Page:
The University Library has decided to cancel several hundred of its journal subscriptions to leading science publishing company Elsevier. Previously, the cost of the subscriptions, $1.7 million, had accounted for twenty percent of all Library subscriptions while accounting for only two percent of total journals.
Elsevier, a Netherlands based company, is considered by many to be the industry leader. Rising prices and the practice of bundling together journals has made the costs of doing business prohibitive for Cornell though.
Ross Atkinson, associate University librarian for collections, said the decision was talked about at length over the course of the past year. “[It is what] we feel is in the best interest of students and faculty,” Atkinson said.
Atkinson also pointed out that the cancellation retained some of the more important journals and that the librarians in consultation with faculty members “do not feel that we have lost a whole lot.”
This may be Cornell leading the way for many research universities. According to an article in Nature, Sidney Verba, Harvard University library director, has said it is unlikely that his university will renew their deal with Elsevier.
Atkinson said representatives from Elsevier came to Ithaca last week to discuss the decision. “They may allow us to make small changes,” Atkinson said.
The decision and its reasoning is thoroughly detailed on the University website. “We have tried in these discussions to broker an arrangement that would allow us to cancel some Elsevier titles without such a large price increase to the titles remaining — but Elsevier has been unwilling to accept any of our proposals,” it reads.
Representatives from Elsevier could not be reached and the company has previously declined comment on its negotiations with Cornell to The Sun. However, Eric Merkel-Sobotta, head of Elsevier’s public relations, has said to the press in the past that Elsevier’s subscription rates are rising by less than seven percent each year to cover the cost of expanding content.
Some have pointed to problems with rising prices in the industry as a whole. “Journals are really going to have to start fighting to survive,” said Joseph J. H. Ackerman, William Greenleaf Eliot Professor of Chemistry Chair at Washington University in St. Louis and associate editor of Elsevier’s Journal of Magnetic Resonance.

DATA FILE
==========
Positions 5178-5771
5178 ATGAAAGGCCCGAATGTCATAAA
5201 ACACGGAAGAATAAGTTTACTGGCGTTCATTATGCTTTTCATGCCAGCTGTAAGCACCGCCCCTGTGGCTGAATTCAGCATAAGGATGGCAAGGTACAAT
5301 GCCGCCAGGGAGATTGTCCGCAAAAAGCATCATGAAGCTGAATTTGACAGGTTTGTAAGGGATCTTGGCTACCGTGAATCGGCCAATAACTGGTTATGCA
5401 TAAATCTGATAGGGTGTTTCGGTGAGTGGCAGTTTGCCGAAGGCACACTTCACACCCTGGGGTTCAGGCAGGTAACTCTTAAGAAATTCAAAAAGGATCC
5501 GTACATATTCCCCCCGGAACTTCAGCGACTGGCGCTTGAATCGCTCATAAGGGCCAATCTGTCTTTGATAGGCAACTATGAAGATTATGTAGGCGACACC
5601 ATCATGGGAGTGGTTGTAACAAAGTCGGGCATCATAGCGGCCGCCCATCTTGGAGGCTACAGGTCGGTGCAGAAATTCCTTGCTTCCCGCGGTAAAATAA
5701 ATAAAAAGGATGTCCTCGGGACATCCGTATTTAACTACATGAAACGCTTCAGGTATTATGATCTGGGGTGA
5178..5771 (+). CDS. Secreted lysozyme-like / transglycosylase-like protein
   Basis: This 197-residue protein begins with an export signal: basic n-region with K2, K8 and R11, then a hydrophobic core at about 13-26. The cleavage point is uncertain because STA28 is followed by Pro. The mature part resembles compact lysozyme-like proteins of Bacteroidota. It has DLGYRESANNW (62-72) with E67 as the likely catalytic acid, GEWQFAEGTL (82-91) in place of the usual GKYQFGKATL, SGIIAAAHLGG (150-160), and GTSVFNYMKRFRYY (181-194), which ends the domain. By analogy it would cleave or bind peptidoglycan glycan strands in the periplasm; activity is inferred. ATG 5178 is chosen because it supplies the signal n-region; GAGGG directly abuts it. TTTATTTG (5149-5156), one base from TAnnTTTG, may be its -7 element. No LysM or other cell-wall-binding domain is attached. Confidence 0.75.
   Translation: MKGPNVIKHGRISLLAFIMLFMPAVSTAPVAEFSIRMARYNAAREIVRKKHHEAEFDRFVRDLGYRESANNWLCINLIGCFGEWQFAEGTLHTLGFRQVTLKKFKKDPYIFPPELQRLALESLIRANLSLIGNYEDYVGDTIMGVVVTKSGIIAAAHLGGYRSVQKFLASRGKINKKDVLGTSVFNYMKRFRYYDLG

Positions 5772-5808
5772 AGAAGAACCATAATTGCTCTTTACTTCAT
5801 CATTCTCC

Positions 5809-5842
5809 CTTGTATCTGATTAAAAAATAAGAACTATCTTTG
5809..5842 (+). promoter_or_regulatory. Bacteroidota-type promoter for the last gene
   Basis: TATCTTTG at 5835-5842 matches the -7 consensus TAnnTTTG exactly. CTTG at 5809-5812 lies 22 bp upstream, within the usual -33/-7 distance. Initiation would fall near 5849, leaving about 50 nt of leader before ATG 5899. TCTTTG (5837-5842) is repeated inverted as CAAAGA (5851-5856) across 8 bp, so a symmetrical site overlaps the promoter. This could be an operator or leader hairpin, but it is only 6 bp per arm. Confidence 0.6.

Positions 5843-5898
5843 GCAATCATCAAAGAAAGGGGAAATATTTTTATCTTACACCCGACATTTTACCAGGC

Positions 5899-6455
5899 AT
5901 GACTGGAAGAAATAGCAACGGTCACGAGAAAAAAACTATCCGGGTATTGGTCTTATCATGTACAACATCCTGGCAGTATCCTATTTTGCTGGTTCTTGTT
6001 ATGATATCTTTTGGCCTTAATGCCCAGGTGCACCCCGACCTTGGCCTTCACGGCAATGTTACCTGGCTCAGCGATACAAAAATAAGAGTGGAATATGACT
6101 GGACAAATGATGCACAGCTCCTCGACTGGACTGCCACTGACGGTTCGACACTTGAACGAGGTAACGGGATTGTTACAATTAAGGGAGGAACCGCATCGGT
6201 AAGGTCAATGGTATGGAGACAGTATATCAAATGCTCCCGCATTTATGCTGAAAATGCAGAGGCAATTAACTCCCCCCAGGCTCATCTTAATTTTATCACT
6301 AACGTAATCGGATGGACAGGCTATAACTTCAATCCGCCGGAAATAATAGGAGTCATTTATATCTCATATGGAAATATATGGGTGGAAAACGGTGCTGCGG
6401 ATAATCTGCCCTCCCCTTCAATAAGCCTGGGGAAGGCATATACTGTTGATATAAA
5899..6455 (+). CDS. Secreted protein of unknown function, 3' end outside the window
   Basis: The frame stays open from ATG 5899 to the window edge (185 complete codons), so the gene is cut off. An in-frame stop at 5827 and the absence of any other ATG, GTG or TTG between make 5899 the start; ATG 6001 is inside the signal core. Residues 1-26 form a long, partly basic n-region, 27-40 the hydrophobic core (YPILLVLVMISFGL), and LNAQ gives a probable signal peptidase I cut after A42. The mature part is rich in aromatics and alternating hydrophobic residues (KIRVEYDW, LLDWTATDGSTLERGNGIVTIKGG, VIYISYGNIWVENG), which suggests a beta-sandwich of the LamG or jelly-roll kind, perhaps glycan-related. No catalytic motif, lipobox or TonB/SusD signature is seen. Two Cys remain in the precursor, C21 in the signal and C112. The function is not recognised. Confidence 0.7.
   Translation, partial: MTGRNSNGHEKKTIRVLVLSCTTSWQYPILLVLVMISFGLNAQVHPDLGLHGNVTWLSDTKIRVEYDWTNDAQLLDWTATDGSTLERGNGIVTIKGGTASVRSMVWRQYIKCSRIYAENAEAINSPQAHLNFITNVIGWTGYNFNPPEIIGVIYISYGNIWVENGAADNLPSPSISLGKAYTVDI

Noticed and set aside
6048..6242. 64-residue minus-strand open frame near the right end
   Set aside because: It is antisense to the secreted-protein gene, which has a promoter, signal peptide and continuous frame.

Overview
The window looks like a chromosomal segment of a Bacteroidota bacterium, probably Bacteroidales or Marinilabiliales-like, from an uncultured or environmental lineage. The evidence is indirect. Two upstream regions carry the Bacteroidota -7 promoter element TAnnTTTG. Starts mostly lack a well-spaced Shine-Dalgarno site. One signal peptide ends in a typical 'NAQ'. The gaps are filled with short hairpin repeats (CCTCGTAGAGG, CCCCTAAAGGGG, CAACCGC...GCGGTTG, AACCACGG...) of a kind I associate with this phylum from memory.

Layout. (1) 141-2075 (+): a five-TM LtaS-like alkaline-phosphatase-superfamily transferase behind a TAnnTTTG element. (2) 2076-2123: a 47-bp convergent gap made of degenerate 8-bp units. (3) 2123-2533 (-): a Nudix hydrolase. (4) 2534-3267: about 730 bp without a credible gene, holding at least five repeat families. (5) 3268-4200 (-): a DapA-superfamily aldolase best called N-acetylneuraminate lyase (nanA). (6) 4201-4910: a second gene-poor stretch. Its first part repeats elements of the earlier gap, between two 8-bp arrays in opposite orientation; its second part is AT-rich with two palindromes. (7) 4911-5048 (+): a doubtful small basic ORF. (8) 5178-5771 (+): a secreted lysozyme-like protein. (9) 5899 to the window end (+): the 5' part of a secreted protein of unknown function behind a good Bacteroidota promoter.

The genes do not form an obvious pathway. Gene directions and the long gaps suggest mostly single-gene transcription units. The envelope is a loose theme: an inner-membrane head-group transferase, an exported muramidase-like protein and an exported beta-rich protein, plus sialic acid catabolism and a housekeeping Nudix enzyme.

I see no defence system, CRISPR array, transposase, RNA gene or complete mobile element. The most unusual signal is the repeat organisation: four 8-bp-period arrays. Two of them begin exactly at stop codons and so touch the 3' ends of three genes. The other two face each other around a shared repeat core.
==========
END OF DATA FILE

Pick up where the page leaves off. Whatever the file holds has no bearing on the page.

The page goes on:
“All universities simply can’t keep up with rising cost of Journals,” Ackerman said. “Elsevier might be the most egregious offender, I don’t know, but this is something that has been brewing for a long time.”
“Many members of the scientific community feel that these costs [of all scientific journals] are unreasonable. It used to be that faculty had their own personal journals, now its only libraries, and even that is becoming too costly,” Ackerman said. “Many scientific societies have now or are starting up their own journals and are encouraging their members to publish in them.”
Atkinson said he could not say if Elsevier’s position in the market was that of a monopoly, “that is something the Justice Department determines. But it is not like you can go anywhere else.”
Atkinson noted that anyone who still wished to obtain one of the canceled journals through the Cornell libraries could still do so through programs such as Inter-Library Loan and special purchase requests.
“The decision is not an attack on Elsevier, it is not an ideological decision” Atkinson said. “It was strictly based on the bottom line.”
Archived article by Brian Kaviar